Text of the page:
“For the individual user, it’s more likely that they will be accessing it [GPT-4] through technology they were already using,” said Cliff Jurkiewicz, vp, strategy at global HR tech company Phenom. For instance, instead of going to ChatGPT Plus, the GPT-4 language model will come to more and more products we already use in our everyday lives and will better assist us directly, removing the need to open up a new tab.
There is currently a GPT-4 API waitlist to help build more applications and services, where those interested can integrate it into an existing product or build from scratch. “ChatGPT was like the iPhone moment that the mobile world had,” said Murchison. “It took a while for everyone to build a great iPhone app. That’s sort of the moment we’re in right now with large language models. It will take a little while for us to get the killer apps, but they’re coming and they’ll be everywhere.”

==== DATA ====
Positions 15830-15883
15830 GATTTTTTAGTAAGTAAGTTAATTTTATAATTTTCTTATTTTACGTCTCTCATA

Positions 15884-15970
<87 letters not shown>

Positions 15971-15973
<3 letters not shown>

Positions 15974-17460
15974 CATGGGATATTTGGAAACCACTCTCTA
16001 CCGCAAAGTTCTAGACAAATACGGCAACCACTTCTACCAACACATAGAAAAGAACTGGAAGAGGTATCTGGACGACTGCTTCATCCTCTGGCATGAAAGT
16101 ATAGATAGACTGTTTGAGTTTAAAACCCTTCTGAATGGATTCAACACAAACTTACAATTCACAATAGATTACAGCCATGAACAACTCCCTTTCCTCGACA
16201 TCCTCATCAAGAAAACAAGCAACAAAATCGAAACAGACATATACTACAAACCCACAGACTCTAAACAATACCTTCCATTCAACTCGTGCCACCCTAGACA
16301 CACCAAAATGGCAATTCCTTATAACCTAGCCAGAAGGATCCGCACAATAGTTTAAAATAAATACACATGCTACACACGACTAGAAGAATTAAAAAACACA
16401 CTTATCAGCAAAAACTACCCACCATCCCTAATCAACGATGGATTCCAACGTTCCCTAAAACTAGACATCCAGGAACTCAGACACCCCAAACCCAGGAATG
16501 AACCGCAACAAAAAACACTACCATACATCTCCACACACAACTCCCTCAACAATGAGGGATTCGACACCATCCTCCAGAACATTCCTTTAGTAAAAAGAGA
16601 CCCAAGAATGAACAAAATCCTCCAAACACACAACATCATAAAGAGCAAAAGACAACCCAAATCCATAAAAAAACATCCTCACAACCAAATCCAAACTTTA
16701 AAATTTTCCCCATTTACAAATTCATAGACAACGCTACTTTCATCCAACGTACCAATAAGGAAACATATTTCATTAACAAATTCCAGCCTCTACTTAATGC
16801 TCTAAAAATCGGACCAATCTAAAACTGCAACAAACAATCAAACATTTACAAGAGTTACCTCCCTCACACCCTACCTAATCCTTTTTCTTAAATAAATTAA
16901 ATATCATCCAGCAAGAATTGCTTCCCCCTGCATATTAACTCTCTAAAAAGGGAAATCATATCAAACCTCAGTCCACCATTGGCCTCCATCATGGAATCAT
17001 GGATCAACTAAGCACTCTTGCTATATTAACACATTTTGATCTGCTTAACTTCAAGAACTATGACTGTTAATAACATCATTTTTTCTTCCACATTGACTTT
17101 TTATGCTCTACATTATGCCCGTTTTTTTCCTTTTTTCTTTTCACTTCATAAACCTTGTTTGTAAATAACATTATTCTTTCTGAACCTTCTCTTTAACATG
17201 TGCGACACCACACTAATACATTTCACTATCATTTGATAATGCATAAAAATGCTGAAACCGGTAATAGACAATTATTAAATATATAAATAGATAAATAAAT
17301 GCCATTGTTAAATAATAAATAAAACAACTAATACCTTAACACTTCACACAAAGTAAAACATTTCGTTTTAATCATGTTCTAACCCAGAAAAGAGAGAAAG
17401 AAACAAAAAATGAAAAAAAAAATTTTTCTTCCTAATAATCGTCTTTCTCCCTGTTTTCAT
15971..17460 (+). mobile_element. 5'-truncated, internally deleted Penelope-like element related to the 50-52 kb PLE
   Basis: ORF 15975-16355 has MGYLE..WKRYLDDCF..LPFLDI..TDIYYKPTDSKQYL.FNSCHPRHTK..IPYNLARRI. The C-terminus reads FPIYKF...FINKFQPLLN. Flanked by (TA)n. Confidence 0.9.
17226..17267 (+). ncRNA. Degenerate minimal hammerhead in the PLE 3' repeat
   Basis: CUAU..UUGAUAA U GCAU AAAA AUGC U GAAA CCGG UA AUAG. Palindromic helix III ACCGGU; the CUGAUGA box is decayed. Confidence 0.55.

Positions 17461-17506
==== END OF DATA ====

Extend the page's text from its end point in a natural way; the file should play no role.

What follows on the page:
Early versions of GPT, and especially the introduction of ChatGPT, helped show workers just how much more they can get done if they have their own AI assistant at hand to ask questions. While everything that workers were doing in the former versions still applies, things are taken up a notch with GPT-4.
ChatGPT – the tool which helped make AI so easily digestible and accessible to the general public – runs on GPT-3.5. To be able to access the functionality of what GPT-4 can offer, people and businesses need to pay for the upgraded version ChatGPT Plus, which costs $20 a month.